Background: We tested whether, after major abdominal surgery, the addition of magnesium or ketamine to tramadol for intravenous (IV) patient-controlled analgesia (PCA) improved analgesia and lowered pain scores, compared to a PCA containing only tramadol.
Methods: Sixty-six patients were allocated randomly to receive a PCA with tramadol alone (T), tramadol plus magnesium (TM) or tramadol plus ketamin (TK), in a double-blind randomized study. Postoperative analgesia was started when the verbal rating scale (VRS) score was 2 or more. Following a loading dose of the study solution (which contained 1 mg/kg tramadol), a background infusion of 0.4 mg/kg/h was started. Patients were allowed to use bolus doses of 0.2 mg/kg every 20 min without a time limit. Discomfort, sedation, pain scores, total and bolus PCA tramadol consumption, and side-effects, were recorded for up to 24 h after the start of PCA.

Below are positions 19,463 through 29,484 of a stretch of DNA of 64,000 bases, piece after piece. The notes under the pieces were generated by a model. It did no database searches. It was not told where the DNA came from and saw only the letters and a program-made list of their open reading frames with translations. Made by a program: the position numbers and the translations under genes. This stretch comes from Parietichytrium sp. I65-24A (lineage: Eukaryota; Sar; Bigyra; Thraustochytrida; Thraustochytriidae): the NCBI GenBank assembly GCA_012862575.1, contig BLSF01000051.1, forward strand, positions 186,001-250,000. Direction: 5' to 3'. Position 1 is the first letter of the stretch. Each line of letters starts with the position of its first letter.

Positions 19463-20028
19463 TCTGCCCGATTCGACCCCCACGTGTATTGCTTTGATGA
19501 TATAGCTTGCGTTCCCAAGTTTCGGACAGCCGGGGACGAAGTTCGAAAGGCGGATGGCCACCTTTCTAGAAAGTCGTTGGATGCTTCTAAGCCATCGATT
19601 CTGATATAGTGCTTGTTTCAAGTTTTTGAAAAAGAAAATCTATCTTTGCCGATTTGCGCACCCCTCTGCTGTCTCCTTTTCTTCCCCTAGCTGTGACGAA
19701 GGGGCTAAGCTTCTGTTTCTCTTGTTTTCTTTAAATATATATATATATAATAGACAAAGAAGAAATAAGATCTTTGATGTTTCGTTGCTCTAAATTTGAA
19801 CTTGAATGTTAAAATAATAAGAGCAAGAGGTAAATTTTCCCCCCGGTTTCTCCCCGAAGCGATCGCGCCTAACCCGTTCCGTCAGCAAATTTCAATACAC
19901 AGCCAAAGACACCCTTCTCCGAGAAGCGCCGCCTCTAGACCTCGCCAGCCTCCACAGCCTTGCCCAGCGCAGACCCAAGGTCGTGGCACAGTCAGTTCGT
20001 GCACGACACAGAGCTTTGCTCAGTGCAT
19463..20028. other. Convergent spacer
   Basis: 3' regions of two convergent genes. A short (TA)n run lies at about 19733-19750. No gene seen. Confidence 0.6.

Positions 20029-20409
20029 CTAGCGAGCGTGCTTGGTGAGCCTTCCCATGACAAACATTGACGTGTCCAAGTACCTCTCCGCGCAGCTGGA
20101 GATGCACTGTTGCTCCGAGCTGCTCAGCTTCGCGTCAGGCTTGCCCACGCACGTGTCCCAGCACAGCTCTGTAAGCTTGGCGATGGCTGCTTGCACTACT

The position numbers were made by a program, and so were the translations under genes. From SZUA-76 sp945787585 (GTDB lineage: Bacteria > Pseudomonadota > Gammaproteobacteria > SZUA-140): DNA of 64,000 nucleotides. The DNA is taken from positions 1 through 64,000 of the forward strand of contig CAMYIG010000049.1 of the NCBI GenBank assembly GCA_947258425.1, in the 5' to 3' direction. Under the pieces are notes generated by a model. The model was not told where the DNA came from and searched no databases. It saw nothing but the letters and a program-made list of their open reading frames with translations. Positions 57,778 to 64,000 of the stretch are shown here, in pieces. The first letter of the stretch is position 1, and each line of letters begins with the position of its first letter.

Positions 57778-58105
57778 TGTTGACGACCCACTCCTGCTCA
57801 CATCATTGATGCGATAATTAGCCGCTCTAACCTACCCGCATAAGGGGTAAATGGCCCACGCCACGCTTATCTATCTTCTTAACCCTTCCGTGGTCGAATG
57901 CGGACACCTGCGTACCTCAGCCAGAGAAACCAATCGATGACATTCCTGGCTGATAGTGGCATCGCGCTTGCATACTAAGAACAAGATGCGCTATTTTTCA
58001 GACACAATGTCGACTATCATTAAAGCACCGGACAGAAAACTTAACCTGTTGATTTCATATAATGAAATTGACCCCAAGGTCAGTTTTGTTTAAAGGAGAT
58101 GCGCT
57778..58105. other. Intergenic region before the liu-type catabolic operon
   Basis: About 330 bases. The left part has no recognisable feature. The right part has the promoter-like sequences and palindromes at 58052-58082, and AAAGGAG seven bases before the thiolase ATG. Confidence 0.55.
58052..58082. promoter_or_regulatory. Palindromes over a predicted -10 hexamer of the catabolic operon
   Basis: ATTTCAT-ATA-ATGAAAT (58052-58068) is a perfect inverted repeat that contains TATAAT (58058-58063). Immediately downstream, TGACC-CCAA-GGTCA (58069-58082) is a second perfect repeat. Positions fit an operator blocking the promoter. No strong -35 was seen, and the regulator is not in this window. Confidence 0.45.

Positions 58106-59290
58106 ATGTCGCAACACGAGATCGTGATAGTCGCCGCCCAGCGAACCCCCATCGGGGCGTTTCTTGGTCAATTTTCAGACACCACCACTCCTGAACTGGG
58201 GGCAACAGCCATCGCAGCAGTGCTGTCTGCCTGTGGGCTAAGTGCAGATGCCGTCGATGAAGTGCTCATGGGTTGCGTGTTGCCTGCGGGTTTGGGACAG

Results: Pain and discomfort scores were lower (P < 0.01) in groups TM and TK at 15, 30, 60 and 120 min than in group T. The addition of magnesium or ketamine significantly reduced the consumption of tramadol at 6, 12 and 24 h (P < 0.01). The incidence of nausea did not differ between the groups.
Conclusion: Adding magnesium or ketamine to tramadol improved analgesia and patient comfort and decreased the amount of tramadol required for postoperative pain management after major abdominal surgery.